Tak­ing a break from the in­ter­net could do us all some good

Chicago Sun-Times - - OPINION - GENE LYONS eu­gene­lyons2@yahoo.com


Among other ec­cen­tric­i­ties, I do not pos­sess a smart­phone and have never wanted one. It’s bad enough that I spend my work­ing hours flit­ting around the in­ter­net like an over-caf­feinated spar­row with­out car­ry­ing Google in my pocket.

If I need to check the weather in Gal­way, Ire­land, or An­drew Ben­in­tendi’s 2017 bat­ting aver­age, it can wait un­til I get back to my desk. I’ve even been known to turn off my an­ti­quated, steam-pow­ered flip phone to es­cape its clamor.

Dear Na­tional Weather Ser­vice: I am aware that we’re hav­ing a del­uge, and I know to re­main on high ground un­til it’s over. Like the dogs, I can hear the thun­der. I don’t re­quire in­ces­sant elec­tronic warn­ings any more than they do. Peo­ple dumb enough to drive into Rock Creek when stumps are wash­ing down­stream won’t pay at­ten­tion any­way.

Now then, where was I? Oh yeah, smart­phones. The other day I no­ticed three teenage girls walk­ing to­gether down the side­walk, all sep­a­rately ab­sorbed in their lit­tle glow­ing screens. If one had plunged into an open man­hole, would her friends have no­ticed? You see kids ev­ery­where th­ese days, slumped in pub­lic places madly typ­ing with their thumbs.

Tex­ting strikes me as maybe the least con­ve­nient means of com­mu­ni­ca­tion since smoke sig­nals. Never mind that my hands are too big for thumb-typ­ing. Peo­ple of­ten fail to de­tect irony in news­pa­per columns, and only rarely in emails. Mis­un­der­stood texts must cause dozens of homi­cides.

Plus, the po­lice can sub­poena them.

Mainly, though, I need to avoid the in­ter­net for a sub­stan­tial amount of time each day to avoid what some peo­ple call “in­for­ma­tion sick­ness” — a patho­log­i­cal state in­duced by spend­ing too much time on­line.

This has noth­ing to do with be­ing a techno­phobe. To me, the most con­se­quen­tial in­ven­tion of the 21st cen­tury is the dig­i­tal TV recorder, which al­lows one to watch movies and sports com­mer­cial-free. Par­tic­u­larly dur­ing the elec­tion sea­son, the thing is a god­send.

Se­ri­ously, though, the in­ter­net has been a great boon to peo­ple in my line of work. For a book­ish fel­low who feels claus­tro­pho­bic in li­braries, it’s been lib­er­at­ing. The other day a Face­book friend posted an At­lantic ar­ti­cle by Ni­cholas Carr about the per­ils of work­ing on­line.

“The web has been a god­send to me as a writer,” he ex­plained. “Re­search that once re­quired days in the stacks or pe­ri­od­i­cal rooms of li­braries can now be done in min­utes. A few Google searches, some quick clicks on hy­per­links, and I’ve got the tell­tale fact or pithy quote I was af­ter.”

But par­tic­u­larly for those of us with what the late John Leonard called “800-word minds,” i.e. colum­nists who value pithi­ness above all else, the in­ter­net can also be a trap.

“Over the past few years,” Carr frets, “I’ve had an un­com­fort­able sense that some­one, or some­thing, has been tin­ker­ing with my brain, remap­ping the neu­ral cir­cuitry, re­pro­gram­ming the mem­ory. My mind isn’t go­ing — so far as I can tell — but it’s chang­ing. I’m not think­ing the way I used to think. I can feel it most strongly when I’m read­ing.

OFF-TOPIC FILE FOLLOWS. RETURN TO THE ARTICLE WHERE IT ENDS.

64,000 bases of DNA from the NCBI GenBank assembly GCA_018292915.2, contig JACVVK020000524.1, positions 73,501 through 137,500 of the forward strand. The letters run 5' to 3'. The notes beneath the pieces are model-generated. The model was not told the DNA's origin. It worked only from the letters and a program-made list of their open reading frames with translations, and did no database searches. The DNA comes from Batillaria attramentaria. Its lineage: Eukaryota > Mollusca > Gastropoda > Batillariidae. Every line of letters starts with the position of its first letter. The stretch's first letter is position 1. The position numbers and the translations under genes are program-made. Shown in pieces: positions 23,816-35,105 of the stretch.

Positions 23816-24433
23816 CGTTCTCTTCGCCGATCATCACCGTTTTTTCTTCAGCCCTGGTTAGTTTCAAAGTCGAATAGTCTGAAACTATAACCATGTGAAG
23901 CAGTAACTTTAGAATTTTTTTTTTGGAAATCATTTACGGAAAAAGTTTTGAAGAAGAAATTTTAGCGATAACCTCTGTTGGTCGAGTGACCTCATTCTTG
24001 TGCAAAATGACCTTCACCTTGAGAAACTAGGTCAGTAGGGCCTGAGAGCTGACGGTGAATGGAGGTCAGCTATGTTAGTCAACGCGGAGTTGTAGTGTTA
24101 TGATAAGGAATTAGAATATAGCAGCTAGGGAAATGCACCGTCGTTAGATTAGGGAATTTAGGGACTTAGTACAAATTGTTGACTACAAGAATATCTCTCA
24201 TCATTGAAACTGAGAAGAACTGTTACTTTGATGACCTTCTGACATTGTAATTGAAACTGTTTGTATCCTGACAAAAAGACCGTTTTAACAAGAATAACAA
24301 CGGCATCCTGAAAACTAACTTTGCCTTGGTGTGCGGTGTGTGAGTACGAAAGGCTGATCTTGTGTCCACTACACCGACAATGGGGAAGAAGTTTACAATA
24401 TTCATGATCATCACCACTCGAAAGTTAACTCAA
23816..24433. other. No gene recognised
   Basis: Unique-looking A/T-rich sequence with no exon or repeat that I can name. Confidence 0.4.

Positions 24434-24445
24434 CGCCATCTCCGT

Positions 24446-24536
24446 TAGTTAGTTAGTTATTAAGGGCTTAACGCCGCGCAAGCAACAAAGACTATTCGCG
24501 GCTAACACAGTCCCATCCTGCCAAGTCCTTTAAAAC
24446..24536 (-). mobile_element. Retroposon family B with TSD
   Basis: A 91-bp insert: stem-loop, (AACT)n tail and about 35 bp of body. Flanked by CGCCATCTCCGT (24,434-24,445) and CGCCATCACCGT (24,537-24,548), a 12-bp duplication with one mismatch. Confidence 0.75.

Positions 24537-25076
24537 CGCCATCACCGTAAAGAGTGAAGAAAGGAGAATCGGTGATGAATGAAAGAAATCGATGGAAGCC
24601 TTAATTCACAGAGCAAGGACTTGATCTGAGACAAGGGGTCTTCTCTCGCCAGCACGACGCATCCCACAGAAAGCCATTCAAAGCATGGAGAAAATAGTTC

“My con­cen­tra­tion of­ten starts to drift af­ter two or three pages. I get fid­gety, lose the thread, be­gin look­ing for some­thing else to do. I feel as if I’m al­ways drag­ging my way­ward brain back to the text.”

Mine too. Partly, I know, it’s age. It’s not be­cause of the in­ter­net that I for­got the word for a small, shelled an­i­mal I needed for the punch­line of a joke. My bea­gles some­times chased them. But if I couldn’t sum­mon the word “ar­madillo,” I did re­mem­ber ex­actly where to find my copy of “Arkansas Mam­mals.” Prob­lem solved.

On­line, how­ever, con­cen­tra­tion comes hard. “Ding!” There’s an email. “Bloop!” Some­body wants to ar­gue on Face­book. A Wash­ing­ton Post ar­ti­cle links to some­thing in The At­lantic. Then on­ward to Mother Jones, the Ir­ish Times, what­ever. By the time I make it back to the orig­i­nal piece, I’ve for­got­ten what it’s about and need to start over. Or not.

Carr thinks it’s a sig­nif­i­cant his­tor­i­cal devel­op­ment akin to the print­ing press. I’m not so sure, be­cause it’s still read­ing and writ­ing. I’ve def­i­nitely no­ticed glib self­as­sur­ance creep­ing into po­lit­i­cal jour­nal­ism writ­ten by young­sters with lit­tle un­der­stand­ing of his­tor­i­cal con­text.

An­other old-timer’s com­plaint. Be­sides, there’s an easy fix. Shut the fool thing off at 4 p.m. Take the dogs for a walk along the river. Re-en­ter the phys­i­cal world. We reg­u­larly en­counter deer, beavers, ground­hogs, ducks, pel­i­cans, herons, hawks, even the oc­ca­sional bald ea­gle. Any day now, Canada geese will come honk­ing down­river in gi­ant V-shaped flocks.

Our af­ter­noon walk is of­ten when my wife fills me in on the joys and sor­rows of friends and fam­ily, gleaned from in­ter­ac­tions with her loyal army of girl­friends.

Back home, there’s even time for read­ing ac­tual books.

The in­ter­net’s just a tool; it doesn’t have to be a way of life.


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